Is it just me or does it make your head explode when you end up spending a good portion of your time correcting mistakes that other people (aka the bank, the grocery store, the IRS) make? Last week we got a letter from the IRS saying that we owed a huge sum for our 2008 taxes. My heart stopped when I saw the letter. I actually turned it over and looked on back side to make sure it was addressed to me. And of course, I'd opened it after I got home at 6pm so I couldn't call about it until the next day. That meant an agonizing night of no sleep where I ran facts and figures through my head trying to figure out how we could made an error on our taxes so large that it would have paid for a nice trip to Hawaii. The following day I called my accountant, a man who is the epitome of calm and cool - which I like - who told me to fax it over for him to review. Guess what? When all was said and done, they were in error and we only owed six bucks (which won't even by 4 people coffee at Starbucks). However, after thanking my accountant profusely, rejoicing (and saying some prayers), I thought about all the worry and TIME that went into discovering that someone else had made a mistake and that their error meant time out of my day (time I didn't have in the first place and will never get back) and stress (which I have too much of already)that I don't need.
Soon after, I got a letter from my credit union saying I was ten days late on the payment for my car loan. Only problem was, I'd actually paid my car loan several days before the due date and the money had long since been out of my account. (I'm actually rather fanatical about sending bills in early, so much so that it makes David crazy because he insists it is okay to send it in right before it is due rather than as soon as I receive the bill). Of course I called and fussed and found out that they'd lost my check. But only after Bank of America kept me on hold for forty minutes...40 MINUTES...waiting to talk to the bill pay customer service rep. But guess what? When the rep finally picked up, Bank of America had transferred me to the wrong department, so I'd waited forty minutes for nothing! Finally connecting with the right person, I pointed out the error of their ways, insisted they send a letter to my credit union explaining their mistake and requesting a reversal of late fees and a reissuing of the check. Did I ever get an apology for the mistake, the error that took 4 hours out of my life that again, I'm not getting back (the older I get, the more I am aware of losing my time...okay, not just aware, obsessing). Again, someone else's error was eating into my time and screwing with my money. Two things that make me cranky...or rather crankier than I already am.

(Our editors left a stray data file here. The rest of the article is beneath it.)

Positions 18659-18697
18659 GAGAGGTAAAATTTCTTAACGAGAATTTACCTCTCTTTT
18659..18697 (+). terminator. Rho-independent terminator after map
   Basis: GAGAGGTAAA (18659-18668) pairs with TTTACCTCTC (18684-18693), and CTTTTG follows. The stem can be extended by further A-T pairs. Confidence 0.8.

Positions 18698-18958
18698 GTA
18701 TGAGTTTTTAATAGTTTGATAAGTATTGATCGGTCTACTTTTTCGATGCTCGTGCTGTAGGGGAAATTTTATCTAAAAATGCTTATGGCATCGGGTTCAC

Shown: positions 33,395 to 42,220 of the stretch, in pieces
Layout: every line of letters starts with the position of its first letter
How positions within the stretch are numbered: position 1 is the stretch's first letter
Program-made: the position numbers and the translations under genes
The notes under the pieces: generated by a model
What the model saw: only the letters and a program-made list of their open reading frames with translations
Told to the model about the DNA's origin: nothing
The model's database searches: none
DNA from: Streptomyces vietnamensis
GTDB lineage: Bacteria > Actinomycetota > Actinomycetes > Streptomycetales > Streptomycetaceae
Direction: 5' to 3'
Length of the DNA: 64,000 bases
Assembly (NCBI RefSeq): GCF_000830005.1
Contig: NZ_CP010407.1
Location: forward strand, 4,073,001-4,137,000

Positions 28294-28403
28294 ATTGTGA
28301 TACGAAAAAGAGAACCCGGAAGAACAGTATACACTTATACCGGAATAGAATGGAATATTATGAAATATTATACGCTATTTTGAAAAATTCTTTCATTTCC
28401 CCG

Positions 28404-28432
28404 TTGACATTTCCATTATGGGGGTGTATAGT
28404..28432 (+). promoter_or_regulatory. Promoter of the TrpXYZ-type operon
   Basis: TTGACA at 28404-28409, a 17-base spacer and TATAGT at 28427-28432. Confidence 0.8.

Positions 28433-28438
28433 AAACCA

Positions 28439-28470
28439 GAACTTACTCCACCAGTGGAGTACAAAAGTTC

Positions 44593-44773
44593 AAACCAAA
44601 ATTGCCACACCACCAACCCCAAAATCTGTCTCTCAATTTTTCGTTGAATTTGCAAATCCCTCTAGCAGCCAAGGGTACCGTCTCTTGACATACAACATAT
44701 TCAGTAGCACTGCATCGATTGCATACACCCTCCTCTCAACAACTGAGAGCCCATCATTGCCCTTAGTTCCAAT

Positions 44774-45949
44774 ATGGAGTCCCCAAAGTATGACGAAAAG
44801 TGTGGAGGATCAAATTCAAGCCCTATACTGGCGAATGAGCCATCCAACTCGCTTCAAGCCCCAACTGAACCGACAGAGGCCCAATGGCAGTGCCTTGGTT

What I think frustrates me and worries me almost more than the loss of time, frustration and civility in discourse these days (did I mention that almost every customer service rep I spoke with was nasty and accusatory until I was able to show them the bill pay print out which proved I'd paid on time. Until then, they treated me like Bernie Madoff, trying to pull a fast one), is that we live in a country which has pretty much stopped making things and on the whole, have an economy which is based on customer service. The problem is - nobody knows how to provide customer service any more!
It feels like they are making less time these days. Like there is a shortage. In the past, it seemed like we had more time or maybe it just felt that way because our time wasn't being eaten away by all the little details, all the errors you have to correct, all the t's that need crossing and i's that would only be straight lines without the dot on top, all the gadgets and gizmos which do help our lives, but also take time to open, view, click and delete. It's time I'd much rather use going on a bike ride with my younger daughter or listening to my older daughter play the piano. But what am I doing instead? I'm waiting on hold for customer (dis) service. I'm only hoping that this time, they transferred me to the right department.